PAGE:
A Maine woman who ran a company that served children with mental disabilities was sentenced to prison for overcharging a state health care program by more than $4 million.
Dawn Solomon, who pleaded guilty in December, was also ordered Thursday to pay restitution as part of her plea agreement with prosecutors, in addition to her 42 months in state prison.
"We are pleased to have put this unscrupulous operator out of business," Attorney General William Schneider said.
Solomon, 43, of Harrison, ran a company called Living Independence Network Corp. in the town of Norway that provided behavior management and physical and social development services to children with mental disabilities.
The money Solomon stole was supposed to pay for treating those children, Schneider said.
The attorney general's Healthcare Crimes Unit uncovered her overbilling scheme after a state audit raised red flags in September 2009.
The investigation revealed that the program called MaineCare paid Solomon's company for services that weren't rendered and expenses that were fabricated or unauthorized, prosecutors said.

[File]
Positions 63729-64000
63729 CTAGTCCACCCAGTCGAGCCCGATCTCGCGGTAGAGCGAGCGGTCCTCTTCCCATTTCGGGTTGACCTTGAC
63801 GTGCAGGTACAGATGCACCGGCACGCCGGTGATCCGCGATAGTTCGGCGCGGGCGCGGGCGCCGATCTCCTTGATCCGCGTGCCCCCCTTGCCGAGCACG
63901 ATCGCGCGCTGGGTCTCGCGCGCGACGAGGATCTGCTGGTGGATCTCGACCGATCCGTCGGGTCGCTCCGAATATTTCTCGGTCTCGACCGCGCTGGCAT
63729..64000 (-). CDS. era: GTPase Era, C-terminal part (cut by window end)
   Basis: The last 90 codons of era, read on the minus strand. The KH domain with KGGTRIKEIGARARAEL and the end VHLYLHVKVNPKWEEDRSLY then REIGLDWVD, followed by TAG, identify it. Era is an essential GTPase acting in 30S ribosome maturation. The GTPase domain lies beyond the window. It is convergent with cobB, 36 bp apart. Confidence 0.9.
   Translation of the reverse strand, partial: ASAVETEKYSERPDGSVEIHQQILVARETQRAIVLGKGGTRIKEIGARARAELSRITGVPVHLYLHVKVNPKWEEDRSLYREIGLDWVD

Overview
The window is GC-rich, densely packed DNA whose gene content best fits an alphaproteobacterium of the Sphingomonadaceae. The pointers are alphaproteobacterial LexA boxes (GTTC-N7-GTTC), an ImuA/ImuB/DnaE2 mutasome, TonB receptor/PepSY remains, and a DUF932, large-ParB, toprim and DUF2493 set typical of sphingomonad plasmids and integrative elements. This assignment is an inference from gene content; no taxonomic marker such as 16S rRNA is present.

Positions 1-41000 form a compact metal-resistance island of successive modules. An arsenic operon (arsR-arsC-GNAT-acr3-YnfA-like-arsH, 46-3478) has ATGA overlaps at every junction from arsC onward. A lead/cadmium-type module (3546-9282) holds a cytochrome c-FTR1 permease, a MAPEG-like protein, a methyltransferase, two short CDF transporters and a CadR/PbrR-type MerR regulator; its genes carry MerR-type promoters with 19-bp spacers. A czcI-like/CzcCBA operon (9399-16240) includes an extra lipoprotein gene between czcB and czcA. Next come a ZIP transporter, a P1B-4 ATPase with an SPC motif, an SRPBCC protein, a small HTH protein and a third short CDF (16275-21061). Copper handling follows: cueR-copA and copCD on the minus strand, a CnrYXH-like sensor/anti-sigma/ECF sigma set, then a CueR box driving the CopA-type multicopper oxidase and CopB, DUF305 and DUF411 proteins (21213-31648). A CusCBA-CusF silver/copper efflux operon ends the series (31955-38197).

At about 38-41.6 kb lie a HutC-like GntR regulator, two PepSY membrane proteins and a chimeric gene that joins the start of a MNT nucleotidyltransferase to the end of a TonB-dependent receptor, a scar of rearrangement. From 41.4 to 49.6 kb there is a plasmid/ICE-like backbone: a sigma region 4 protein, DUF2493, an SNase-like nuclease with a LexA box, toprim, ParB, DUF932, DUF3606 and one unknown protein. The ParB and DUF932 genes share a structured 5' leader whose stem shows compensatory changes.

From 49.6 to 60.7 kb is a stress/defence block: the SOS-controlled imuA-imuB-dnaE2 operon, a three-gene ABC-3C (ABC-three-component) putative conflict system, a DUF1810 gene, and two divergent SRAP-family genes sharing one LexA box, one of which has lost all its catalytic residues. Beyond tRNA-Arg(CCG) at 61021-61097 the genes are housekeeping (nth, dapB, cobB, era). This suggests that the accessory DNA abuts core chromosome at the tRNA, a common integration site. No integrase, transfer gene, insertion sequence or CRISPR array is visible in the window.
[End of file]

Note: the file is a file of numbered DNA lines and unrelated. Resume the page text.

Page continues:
When the fraud began in 2006, Solomon was inflating her company's MaineCare billings by about $87,000 a month, but the overbilling rose to an average of $134,000 a month in 2008.
Solomon put people on the payroll who were not Living Independence employees, including her children's nanny, her father-in-law and handymen who worked on her rental properties and personal homes, so their wages would be subsidized by MaineCare.
She also was reimbursed with MaineCare funds for personal expenses for travel, vehicles, tuition, gifts and other items.